Meet Stroke Survivor Lisa Marie Westbrook
Lisa Marie Westbrook was getting ready for work one morning when she felt a “tingle” in her head. Initially she ignored it and continued to prepare to leave the house and get into the car, but within two minutes of that first sensation, Lisa Marie was unable to stand or use her arm. She pulled herself to the front door and called out for her young daughter who responded and noticed something was wrong. Her daughter dialed 9-1-1.
Lisa Marie doesn’t remember much for about three days. What she has since learned is the ambulance took her to the hospital where she was evaluated and it was confirmed that at just 40 years old, Lisa Marie had suffered a stroke. It was the quick response by her daughter and that important 9-1-1 call that initiated Lisa Marie’s treatment. The medical staff at the hospital determined she was within the treatment window to receive the “clot busting drug” tPA and they administered the medication.
The first thing Lisa Marie really remembers about the hospital is becoming aware that her right side didn’t work very well. She wasn’t able to talk, walk or use her arm. The next thing Lisa Marie thought about was her three young children and how she would be able to care for them. Lisa Marie resolved she needed to get better to care for her family.
Once stabilized, Lisa Marie was transferred to rehab where she was facing a challenging recovery. She needed to learn to walk and talk again. In addition, she needed to learn to deal with all of the emotions that came with learning you had suffered a stroke. She participated in in-patient rehab for a month where she made significant progress. Lisa Marie was then released home where she continued her physical and occupational therapy to regain more mobility and function.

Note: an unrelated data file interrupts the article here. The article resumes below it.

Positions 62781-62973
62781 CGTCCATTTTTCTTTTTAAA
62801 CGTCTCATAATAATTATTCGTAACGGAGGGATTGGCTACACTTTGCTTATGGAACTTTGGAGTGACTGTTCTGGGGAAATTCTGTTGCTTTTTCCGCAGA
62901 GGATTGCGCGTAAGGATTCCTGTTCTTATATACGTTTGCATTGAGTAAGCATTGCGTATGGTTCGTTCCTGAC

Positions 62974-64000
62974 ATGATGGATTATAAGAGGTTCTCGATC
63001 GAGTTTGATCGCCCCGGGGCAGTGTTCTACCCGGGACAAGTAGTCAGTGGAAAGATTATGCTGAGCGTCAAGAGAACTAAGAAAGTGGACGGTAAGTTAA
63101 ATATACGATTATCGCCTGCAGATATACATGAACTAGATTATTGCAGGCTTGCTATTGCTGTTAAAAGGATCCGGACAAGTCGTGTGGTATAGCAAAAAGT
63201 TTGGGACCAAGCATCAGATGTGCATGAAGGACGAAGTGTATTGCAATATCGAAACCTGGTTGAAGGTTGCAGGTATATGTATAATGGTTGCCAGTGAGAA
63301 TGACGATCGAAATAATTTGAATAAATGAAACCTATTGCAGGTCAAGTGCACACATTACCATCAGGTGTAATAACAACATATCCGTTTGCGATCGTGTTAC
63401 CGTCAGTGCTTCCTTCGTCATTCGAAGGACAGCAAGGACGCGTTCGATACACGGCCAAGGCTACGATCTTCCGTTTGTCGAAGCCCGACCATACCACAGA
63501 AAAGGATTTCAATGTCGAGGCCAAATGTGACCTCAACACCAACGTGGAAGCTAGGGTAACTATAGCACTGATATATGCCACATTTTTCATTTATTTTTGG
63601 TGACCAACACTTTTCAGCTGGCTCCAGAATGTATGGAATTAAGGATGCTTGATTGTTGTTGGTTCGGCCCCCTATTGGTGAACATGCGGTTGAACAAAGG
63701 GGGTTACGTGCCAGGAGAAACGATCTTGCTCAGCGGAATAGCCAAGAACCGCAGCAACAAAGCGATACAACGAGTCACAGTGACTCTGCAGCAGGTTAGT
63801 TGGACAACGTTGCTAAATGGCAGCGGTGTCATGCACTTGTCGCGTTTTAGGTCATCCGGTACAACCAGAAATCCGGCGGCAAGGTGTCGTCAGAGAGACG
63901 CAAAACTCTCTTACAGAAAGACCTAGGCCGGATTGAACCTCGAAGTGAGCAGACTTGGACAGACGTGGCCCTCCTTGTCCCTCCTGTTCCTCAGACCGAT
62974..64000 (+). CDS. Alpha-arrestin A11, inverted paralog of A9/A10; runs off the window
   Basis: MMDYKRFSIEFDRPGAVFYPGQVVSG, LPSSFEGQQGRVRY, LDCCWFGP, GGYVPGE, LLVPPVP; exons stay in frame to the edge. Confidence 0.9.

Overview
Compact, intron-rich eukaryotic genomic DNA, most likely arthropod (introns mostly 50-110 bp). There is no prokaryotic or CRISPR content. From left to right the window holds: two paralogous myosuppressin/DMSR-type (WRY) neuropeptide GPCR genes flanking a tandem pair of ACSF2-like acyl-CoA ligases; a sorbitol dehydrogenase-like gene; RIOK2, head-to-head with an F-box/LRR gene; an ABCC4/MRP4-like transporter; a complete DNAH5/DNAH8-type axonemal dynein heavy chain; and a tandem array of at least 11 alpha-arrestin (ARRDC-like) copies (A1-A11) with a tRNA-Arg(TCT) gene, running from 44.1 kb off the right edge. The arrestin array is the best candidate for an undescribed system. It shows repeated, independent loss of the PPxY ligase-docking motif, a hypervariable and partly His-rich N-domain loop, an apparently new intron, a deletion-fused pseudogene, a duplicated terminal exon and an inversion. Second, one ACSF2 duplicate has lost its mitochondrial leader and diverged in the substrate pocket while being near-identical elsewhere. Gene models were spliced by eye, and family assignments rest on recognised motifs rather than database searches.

The medical team suspects Lisa Marie’s stroke was caused by high blood pressure. She knew her readings were high, but without health insurance, Lisa Marie wasn’t able to get routine care or medication to manage her blood pressure numbers. She wants others to know how critical it is to learn your blood pressure numbers and take steps to maintain them within a healthy range.
Lisa Marie has also learned a lot about herself through this journey. She wants stroke survivors to know there is hope and you can recover. It is not an easy road and takes work, but she is a living example that recovery is possible. Lisa Marie wears a pin on her shirt every single day to remind her of her stroke journey. She shares her experience with local stroke groups and rehab centers to provide inspiration to patients. Lisa Marie also actively takes steps to support her own health. She enjoys walking at lunch every day with her daughter and takes medication to manage her blood pressure numbers.